Driving cancer cells to suicide
Every day, millions of cell divisions take place in our bodies. For a cell to give rise to two daughter cells, it must not only replicate its DNA, but also distribute the chromosomes evenly between the two new cells. This delicate distribution relies on a complex network of microtubules, coordinated by a pair of centrioles at each of its two poles.
In normal cells, the DNA and centriole cycles are coupled, but in many cancers these two cycles are out of synchronisation, causing deregulation of cell division. A few years ago, scientists in Prof. Patrick Meraldi's laboratory shed light on some of the mechanisms involved. They discovered that pairs of centrioles disconnect too early, creating three or four poles instead of the normal two. This anomaly leads to errors in chromosome distribution and encourages the uncontrolled, anarchic growth of cancer cells. However, the exact molecular mechanisms behind the desynchronisation between the two cycles remained to be elucidated.
Back to the origins of desynchronisation
Taking advantage of a microscope technique recently developed by Prof. Paul Guichard's laboratory at the Faculty of Science, Prof. Patrick Meraldi's research team from the Faculty of Medicine has been able to observe pairs of centrioles with previously unachieved spatial and temporal resolution. They discovered that the origin of the desynchronisation lies in the rate of activity of a protein called PLK1. PLK1 has long been known to play a key role in cell division, but the scientists have uncovered a difference in the sensitivity of the two cycles. In cancer cells, PLK1 is only 50% active, which is sufficient to advance the centriole cycle and separate centriole pairs, but delays the DNA cycle. In this way, cancer cells induce a moderate dose of stress that disrupts cell division without actually killing them.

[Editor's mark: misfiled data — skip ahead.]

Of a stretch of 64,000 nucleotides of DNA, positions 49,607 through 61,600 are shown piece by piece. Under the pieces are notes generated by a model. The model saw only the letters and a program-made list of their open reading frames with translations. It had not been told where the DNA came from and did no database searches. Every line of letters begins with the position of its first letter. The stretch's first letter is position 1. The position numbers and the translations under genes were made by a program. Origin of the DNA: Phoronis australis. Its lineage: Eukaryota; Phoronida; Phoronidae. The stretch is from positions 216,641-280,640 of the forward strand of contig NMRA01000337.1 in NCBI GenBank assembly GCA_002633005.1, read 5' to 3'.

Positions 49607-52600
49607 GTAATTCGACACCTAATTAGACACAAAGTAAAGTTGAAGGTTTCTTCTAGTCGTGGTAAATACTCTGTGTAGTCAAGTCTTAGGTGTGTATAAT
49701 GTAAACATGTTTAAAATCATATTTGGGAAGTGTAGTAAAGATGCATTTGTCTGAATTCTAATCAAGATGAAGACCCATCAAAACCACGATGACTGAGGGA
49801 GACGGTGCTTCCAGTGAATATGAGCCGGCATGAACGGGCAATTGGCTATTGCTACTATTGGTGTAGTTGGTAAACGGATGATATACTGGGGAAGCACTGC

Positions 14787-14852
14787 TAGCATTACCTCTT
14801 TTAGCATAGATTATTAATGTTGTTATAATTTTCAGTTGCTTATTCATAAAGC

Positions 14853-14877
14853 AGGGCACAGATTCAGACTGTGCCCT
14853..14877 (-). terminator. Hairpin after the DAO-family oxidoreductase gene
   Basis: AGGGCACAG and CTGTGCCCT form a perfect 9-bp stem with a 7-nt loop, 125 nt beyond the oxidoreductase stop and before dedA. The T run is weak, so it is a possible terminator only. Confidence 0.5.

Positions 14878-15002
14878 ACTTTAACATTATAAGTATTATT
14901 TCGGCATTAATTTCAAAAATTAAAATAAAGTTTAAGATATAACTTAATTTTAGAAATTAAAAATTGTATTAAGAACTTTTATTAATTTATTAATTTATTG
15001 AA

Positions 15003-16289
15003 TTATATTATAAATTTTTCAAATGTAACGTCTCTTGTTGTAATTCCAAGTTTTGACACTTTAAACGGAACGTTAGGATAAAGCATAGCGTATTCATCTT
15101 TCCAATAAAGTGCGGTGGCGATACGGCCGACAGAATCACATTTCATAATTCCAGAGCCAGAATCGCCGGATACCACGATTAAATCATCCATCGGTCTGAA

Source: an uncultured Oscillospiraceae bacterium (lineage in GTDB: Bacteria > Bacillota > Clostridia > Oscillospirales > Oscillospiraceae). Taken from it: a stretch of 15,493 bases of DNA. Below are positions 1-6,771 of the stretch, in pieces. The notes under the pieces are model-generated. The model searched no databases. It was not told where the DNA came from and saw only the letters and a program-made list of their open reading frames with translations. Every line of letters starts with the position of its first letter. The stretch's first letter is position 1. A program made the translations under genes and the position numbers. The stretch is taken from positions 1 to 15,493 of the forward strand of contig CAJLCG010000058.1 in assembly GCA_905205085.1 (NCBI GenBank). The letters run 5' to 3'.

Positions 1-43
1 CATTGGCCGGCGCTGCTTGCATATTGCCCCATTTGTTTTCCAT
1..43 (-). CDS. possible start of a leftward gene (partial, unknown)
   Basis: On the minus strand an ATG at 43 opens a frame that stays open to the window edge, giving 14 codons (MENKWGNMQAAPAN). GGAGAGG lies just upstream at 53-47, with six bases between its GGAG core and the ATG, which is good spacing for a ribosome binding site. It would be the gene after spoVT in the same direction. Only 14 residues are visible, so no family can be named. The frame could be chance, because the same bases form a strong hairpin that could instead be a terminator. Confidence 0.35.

On the left, in a normal cell, pairs of centrioles (in green) disconnect in time to create two poles and give rise to two daughter cells, whereas on the right, in a cancer cell, they disconnect too soon, creating too many poles. UNIGE - Laboratory of Prof. Patrick Meraldi
Rather than restoring the situation, exacerbating it and driving cancer cells to suicide
Given this differentiated response to a given PLK1 activity, the most promising strategy is surprisingly not to re-establish synchronisation between the two cycles, but to worsen the situation in order to block the cells in this situation, which will automatically force them to die. By slightly modifying PLK1 activity, we could induce a small increase in the level of stress. Healthy cells would be able to cope with this disturbance, whereas cancer cells that are already partly dysregulated would not be able to. A molecule capable of inducing cancer cells to commit suicide without affecting healthy cells would make it possible to limit the often severe side-effects of cancer treatments.